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Stroud v. Boorstein

United States District Court, E.D. Pennsylvania

November 5, 2014

STEVEN STROUD
v.
RYAN BOORSTEIN, ET AL

MEMORANDUM

R. BARCLAY SURRICK, District Judge.

Presently before the Court is Defendants' Motion in Limine to Preclude Plaintiff from Introducing Disposition of Criminal Charges and Results of Blood Alcohol Content Test (ECF No. 30), Plaintiff's Motion in Limine to Exclude Any and all Evidence Concerning Prior Criminal History (ECF No. 31), and Plaintiff's Motion in Limine to Exclude Any and All Evidence Concerning Encounters Between Plaintiff and Law Enforcement Post-Dating July 18, 2009 (ECF No. 34). For the following reasons, Defendants' Motion in Limine to Preclude Plaintiff from Introducing Disposition of Criminal Charges and Results of Blood Alcohol Content Test will be denied, Plaintiff's Motion in Limine to Exclude Any and all Evidence Concerning Prior Criminal History will be granted in part and denied in part, and Plaintiff's Motion in Limine to Exclude Any and All Evidence Concerning Encounters Between Plaintiff and Law Enforcement Post-Dating July 18, 2009, will be denied without prejudice.

I. BACKGROUND

The factual background for this Section 1983 action is set forth more fully in the Court's May 19, 2014 Memorandum granting in part and denying in part Defendants' partial motion for summary judgment (ECF Nos. 43, 44); Stroud v. Boorstein, No. 10-3355, 2014 U.S. Dist. LEXIS 69525 (E.D. Pa. May 20, 2014), and June 30, 2013 Memorandum denying Plaintiff's motion for reconsideration (ECF Nos. 54, 55); Stroud v. Boorstein, No. 10-3355, 2014 U.S. Dist. LEXIS 89240 (E.D. Pa. June 30, 2014).[1] As a result of our summary judgment ruling, the claims remaining in this case are the excessive force claim against Defendants Ryan Boorstein, Daniel Bonham, and Andrew Ocetnik (Count 1), the deprivation of property claim against Defendant Ocetnik (Count 2), and the assault and battery claims against Defendants Boorstein, Bonham, and Ocetnik (Count 3).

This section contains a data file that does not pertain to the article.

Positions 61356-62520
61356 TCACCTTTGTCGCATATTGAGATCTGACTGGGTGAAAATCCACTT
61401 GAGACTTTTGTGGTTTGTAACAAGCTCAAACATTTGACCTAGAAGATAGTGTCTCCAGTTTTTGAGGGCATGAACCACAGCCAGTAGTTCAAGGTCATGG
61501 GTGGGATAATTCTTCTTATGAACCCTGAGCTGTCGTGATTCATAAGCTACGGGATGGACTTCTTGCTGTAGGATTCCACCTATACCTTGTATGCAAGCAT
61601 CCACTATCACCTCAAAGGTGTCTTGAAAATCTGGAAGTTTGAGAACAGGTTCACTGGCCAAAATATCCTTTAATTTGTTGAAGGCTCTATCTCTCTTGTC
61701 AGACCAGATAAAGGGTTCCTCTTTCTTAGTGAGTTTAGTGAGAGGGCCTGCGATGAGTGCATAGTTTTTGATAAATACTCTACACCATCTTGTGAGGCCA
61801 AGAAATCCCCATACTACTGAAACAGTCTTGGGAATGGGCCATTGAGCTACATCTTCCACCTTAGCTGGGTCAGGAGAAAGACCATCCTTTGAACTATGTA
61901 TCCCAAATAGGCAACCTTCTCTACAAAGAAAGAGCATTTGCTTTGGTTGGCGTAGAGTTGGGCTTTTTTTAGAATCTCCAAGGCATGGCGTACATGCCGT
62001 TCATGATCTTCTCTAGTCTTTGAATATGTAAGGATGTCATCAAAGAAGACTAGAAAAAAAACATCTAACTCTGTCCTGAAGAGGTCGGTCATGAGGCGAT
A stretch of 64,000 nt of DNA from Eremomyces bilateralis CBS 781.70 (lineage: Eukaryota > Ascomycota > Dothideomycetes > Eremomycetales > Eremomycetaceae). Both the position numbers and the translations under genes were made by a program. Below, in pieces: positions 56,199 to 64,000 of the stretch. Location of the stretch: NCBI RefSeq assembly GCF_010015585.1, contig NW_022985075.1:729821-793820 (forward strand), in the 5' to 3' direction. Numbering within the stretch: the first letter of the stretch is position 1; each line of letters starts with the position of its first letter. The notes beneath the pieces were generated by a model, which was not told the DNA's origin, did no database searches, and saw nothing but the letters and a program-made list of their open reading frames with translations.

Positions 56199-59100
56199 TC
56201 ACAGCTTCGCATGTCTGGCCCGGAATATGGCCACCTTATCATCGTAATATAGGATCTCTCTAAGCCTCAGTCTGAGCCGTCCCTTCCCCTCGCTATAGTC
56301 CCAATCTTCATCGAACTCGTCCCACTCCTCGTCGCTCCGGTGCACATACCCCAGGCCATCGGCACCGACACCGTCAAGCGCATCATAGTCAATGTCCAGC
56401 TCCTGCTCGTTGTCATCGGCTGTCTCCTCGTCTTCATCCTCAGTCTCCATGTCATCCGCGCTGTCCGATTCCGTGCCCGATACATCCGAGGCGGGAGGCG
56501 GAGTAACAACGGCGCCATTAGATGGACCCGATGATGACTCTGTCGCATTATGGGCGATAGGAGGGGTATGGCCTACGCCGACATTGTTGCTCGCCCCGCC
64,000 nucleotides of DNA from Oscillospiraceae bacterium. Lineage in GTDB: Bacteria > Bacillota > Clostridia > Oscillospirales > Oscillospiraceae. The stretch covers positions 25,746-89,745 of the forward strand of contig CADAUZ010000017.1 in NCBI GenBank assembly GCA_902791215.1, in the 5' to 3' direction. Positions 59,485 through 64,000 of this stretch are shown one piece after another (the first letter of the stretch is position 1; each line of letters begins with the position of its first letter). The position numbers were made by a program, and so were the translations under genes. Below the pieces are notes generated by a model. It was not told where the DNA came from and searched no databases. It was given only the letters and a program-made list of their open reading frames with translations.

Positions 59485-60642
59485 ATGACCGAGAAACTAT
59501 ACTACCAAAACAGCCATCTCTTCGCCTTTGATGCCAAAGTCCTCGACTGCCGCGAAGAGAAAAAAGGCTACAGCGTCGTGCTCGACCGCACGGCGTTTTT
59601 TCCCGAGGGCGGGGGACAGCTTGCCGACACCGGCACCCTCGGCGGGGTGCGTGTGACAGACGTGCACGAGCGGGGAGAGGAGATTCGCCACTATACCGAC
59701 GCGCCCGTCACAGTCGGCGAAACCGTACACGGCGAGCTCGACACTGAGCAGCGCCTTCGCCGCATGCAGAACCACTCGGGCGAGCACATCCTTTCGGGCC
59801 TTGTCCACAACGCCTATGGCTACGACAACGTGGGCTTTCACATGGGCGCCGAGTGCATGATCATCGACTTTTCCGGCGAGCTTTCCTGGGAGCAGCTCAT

On October 10, 2012, Defendants filed a Motion in Limine to Preclude Plaintiff from Introducing Disposition of Criminal Charges and Results of Blood Alcohol Content Test. (Defs.' BAC Mot., ECF No. 30.) On November 15, 2012, Plaintiff filed Responses to this Motion. (Pl.'s BAC Resp., ECF No. 40.) Also on October 10, 2012, Plaintiff filed a Motion in Limine to Exclude Any and all Evidence Concerning Prior Criminal History. (Pl.'s Crim. Hist. Mot., ECF No. 31.) Defendants filed a Response to this Motion on May 29, 2014. (Defs.' Crim. Hist. Resp., ECF No. 45.) On October 12, 2012, Plaintiff filed a Motion in Limine to Exclude Any and All Evidence Concerning Encounters between Plaintiff and Law Enforcement Post-Dating July 18, 2009. (Pl.'s Encounters Mot., ECF No. 34.) On May 29, 2014, Defendants filed a Response to this Motion. (Defs.' Encounters Resp., ECF No. 46.)

On September 9, 2014, Plaintiff's attorney, Susan B. Ayers, was permitted to withdraw as counsel for Plaintiff. (ECF No. 59.) Plaintiff was given 30 days to obtain new counsel. (ECF No. 60.) Having failed to obtain counsel within that time frame, Plaintiff now proceeds pro se. Trial in this matter is scheduled for November 10, 2014.

II. DISCUSSION

A. Defendants' Motion to Preclude Disposition of Criminal Charges and Results of Blood Alcohol Content Test (ECF No. 30)

Defendants seek to exclude any evidence or testimony concerning the disposition of Plaintiff's criminal charges in this matter. Plaintiff was charged with aggravated assault, simple assault, recklessly endangering another person, driving under the influence of alcohol or controlled substances, resisting arrest, harassment, and summary traffic citations. The DUI charges were withdrawn, and the aggravated assault and reckless endangerment charges were dismissed. A jury found Plaintiff not guilty of the remaining charges, except for the summary traffic violations, on which a Judge found Plaintiff guilty. Defendants contend that evidence showing that charges against Plaintiff were dismissed, or showing that Plaintiff was acquitted of other charges, is not relevant to prove claims of excessive force. Plaintiff responds that the fact that Plaintiff was found not guilty of the crimes is highly relevant because it relates directly to whether the police officers were reasonable in the amount of force they used to detain Plaintiff.